EditorialIMMUNOLOGY

The immunotherapy prize!

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Science Advances  02 May 2018:
Vol. 4, no. 5, eaat7955
DOI: 10.1126/sciadv.aat7955

Lelia Delamarre

The idea of stimulating the immune system to recognize and destroy cancer is more than 100 years old, but the development of effective immunotherapies has been challenging. The breakthrough came from the work of James Allison and colleagues, who elucidated that regulatory mechanisms fine tune the immune responses to ensure maximal efficacy against infected or abnormal cells without harming healthy tissues. Allison’s group and others showed that CD28 and CTLA-A4 are key molecules with opposite roles in the regulation of CD8 T cells, the primary population of immune cells responsible for recognizing and killing cancer cells and infected cells: CD28 enhances T cell activation, whereas CTLA-4 acts as an inhibitory receptor, also called an immune checkpoint, abrogating T cell activation. James Allison went on to postulate that immune responses against cancer cells with high resemblance to normal cells may be suppressed by CTLA-4. He tested his hypothesis in preclinical tumor models and showed that inhibiting this pathway with a blocking antibody against CTLA-4 induces tumor regression by unleashing the antitumor immune response. These results led to the development of ipilimumab, a monoclonal antibody against human CTLA-4, for the treatment of cancer. It was the first immunotherapy to demonstrate survival benefit for patients with metastatic melanoma and was approved by the U.S. Food and Drug Administration in 2011. The remarkable success of ipilimumab laid the foundation for the development of other immunotherapies and, specifically, of drugs that target other immune checkpoints. Since then, antibodies blocking the immune checkpoint PD-1 or its ligand PD-L1 have been developed and commercialized. Remarkable features of these immunotherapeutic agents include their relatively good tolerability and the durability of the responses, which results from induction of long-term memory immunity that can control tumors in patients for years. However, the current immunotherapies targeting immune checkpoints have limitations. Only a relatively small fraction of cancer patients benefit from the current treatment. Additional immune checkpoints that may also be involved in suppressing tumor immunity have been identified, some of which are now being evaluated in clinical trials. The challenge is that multiple pathways likely suppress tumor immunity, and combination therapy will be required to improve responses in a broader number of patients. For example, the blockade of both CTLA-4 and PD-1 pathways is more effective than the blockade of either pathway alone. To improve immunotherapy treatments, in-depth immune monitoring of cancer patients is critical to provide further insights into the basic mechanisms that regulate tumor immunity and to shed light on the impact of immune intervention on tumor immunity. This information will help select patients who are more likely to respond to treatment, allow the design of rational combination therapies that provide optimal benefit to patients, and also help identify new targets for immunotherapy.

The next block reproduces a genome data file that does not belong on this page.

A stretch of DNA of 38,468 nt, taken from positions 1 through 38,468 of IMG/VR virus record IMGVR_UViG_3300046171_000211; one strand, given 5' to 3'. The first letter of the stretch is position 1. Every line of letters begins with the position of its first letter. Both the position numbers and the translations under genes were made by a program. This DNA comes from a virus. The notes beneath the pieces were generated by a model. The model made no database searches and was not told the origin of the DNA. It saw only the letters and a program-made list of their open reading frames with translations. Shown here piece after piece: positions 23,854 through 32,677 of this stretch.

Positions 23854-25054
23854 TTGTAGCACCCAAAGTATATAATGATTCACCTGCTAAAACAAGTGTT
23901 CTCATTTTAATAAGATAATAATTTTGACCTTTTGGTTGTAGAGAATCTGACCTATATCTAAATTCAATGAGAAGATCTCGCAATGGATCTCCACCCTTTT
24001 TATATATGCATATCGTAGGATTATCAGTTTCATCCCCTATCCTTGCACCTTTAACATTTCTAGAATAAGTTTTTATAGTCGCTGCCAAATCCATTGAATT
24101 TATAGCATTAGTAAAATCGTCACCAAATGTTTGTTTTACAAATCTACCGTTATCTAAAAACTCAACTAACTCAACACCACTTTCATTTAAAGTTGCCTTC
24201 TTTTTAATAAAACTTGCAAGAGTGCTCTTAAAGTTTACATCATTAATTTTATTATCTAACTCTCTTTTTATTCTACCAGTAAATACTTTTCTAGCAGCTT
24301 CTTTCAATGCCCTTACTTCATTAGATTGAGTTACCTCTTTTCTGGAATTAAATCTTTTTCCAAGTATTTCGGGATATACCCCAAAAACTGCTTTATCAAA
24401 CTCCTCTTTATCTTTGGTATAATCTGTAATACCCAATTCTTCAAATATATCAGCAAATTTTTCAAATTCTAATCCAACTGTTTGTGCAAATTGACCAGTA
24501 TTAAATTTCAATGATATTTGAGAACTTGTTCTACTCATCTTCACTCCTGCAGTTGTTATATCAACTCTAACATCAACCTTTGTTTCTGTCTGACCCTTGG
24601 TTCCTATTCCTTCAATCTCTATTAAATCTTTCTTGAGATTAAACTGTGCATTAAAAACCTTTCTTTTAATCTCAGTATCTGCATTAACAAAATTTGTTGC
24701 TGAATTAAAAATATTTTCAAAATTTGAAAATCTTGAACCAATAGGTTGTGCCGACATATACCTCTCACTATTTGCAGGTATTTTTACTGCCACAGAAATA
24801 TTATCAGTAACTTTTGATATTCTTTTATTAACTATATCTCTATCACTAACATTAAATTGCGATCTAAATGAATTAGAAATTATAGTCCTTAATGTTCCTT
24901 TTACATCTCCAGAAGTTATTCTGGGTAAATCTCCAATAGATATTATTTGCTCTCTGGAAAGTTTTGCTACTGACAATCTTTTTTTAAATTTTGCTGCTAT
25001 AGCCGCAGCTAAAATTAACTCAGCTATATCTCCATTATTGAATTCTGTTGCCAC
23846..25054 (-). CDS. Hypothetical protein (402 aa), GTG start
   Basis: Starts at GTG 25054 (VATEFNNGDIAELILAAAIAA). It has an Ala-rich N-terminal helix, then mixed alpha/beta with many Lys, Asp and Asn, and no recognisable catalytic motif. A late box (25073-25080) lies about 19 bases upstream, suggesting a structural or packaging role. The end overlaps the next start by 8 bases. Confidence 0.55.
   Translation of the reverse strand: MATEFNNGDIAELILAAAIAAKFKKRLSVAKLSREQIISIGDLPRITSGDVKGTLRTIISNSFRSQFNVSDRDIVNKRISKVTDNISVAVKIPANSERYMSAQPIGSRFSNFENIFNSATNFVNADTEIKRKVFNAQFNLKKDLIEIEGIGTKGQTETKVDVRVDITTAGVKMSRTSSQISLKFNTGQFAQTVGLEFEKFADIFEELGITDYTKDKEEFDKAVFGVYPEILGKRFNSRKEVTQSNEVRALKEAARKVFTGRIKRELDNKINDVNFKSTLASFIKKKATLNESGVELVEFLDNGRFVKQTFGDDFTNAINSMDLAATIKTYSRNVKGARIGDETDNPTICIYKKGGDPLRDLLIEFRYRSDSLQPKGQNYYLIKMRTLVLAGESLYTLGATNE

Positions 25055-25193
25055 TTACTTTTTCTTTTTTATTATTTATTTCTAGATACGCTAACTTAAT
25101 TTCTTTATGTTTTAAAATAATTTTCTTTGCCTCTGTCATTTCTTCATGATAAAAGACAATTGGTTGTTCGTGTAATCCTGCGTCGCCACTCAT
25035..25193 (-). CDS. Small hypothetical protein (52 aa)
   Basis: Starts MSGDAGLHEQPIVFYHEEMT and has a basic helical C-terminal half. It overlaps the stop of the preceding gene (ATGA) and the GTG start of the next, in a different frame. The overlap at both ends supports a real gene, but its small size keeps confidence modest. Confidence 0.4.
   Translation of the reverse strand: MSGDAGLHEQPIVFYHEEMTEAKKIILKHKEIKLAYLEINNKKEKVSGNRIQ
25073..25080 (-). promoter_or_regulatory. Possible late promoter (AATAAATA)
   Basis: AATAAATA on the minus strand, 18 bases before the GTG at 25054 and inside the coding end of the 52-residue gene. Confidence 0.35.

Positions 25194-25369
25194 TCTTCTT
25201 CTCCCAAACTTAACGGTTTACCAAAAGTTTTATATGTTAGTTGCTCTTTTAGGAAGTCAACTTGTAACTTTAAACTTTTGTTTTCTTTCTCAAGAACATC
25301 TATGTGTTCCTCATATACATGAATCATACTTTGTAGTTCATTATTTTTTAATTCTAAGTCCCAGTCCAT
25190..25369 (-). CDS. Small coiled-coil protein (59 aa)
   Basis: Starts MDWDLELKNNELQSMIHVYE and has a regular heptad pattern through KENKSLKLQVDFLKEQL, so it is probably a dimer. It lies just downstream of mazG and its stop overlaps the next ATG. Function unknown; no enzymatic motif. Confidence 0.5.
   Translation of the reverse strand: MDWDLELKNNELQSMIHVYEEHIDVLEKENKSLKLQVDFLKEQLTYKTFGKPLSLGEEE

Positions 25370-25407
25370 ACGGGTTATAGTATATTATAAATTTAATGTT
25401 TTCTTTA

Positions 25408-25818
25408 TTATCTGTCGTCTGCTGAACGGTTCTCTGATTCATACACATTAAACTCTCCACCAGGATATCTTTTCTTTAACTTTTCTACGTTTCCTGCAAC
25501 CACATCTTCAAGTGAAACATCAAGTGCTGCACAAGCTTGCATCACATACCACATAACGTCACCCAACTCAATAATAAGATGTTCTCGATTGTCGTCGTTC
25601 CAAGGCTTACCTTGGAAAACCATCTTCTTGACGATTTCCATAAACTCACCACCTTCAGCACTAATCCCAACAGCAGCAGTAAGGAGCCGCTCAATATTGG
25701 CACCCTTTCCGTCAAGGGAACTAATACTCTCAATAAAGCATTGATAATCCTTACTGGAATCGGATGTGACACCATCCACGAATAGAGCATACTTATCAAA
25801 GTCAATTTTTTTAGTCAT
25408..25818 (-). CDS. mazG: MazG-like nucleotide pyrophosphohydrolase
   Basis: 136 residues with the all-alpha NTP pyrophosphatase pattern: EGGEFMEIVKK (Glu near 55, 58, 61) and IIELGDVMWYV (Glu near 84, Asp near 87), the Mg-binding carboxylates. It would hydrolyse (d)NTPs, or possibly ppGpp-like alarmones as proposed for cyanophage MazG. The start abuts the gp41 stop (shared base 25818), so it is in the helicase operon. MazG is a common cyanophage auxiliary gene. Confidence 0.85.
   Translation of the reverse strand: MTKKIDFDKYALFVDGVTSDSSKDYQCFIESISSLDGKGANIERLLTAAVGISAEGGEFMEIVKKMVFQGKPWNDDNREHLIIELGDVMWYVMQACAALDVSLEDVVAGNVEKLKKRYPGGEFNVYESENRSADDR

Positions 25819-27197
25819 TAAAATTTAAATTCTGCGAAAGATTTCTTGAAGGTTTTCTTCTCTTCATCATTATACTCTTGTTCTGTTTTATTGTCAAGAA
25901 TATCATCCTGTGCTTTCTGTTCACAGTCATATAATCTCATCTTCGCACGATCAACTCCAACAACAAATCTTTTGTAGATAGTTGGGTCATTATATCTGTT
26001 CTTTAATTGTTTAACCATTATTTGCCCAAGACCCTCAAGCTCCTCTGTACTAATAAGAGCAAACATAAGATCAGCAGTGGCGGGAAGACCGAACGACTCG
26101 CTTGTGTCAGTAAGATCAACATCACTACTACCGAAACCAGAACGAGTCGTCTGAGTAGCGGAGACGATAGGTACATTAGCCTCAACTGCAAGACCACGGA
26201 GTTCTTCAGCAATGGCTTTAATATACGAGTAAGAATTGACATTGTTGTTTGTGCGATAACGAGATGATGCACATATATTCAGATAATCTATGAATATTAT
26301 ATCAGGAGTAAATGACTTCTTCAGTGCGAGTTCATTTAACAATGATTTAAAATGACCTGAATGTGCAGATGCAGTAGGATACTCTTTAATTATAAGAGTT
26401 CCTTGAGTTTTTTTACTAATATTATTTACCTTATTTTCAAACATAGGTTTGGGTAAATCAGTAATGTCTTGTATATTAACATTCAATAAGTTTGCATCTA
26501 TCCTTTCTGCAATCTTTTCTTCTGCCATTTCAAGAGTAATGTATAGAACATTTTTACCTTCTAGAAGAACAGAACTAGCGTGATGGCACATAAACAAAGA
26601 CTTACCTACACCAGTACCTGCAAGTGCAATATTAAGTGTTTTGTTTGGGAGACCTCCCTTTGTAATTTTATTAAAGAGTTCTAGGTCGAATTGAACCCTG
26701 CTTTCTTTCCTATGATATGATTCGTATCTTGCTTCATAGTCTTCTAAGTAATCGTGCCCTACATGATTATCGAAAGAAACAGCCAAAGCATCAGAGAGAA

James Allison’s work has provided insights into key mechanisms that regulate immune responses and was the foundation for the development of the transformative new class of immunotherapy agents, and for this, he received the 2018 Fundación Banco Bilbao Vizcaya Argentaria (BBVA) Frontiers of Knowledge Award in Biomedicine.

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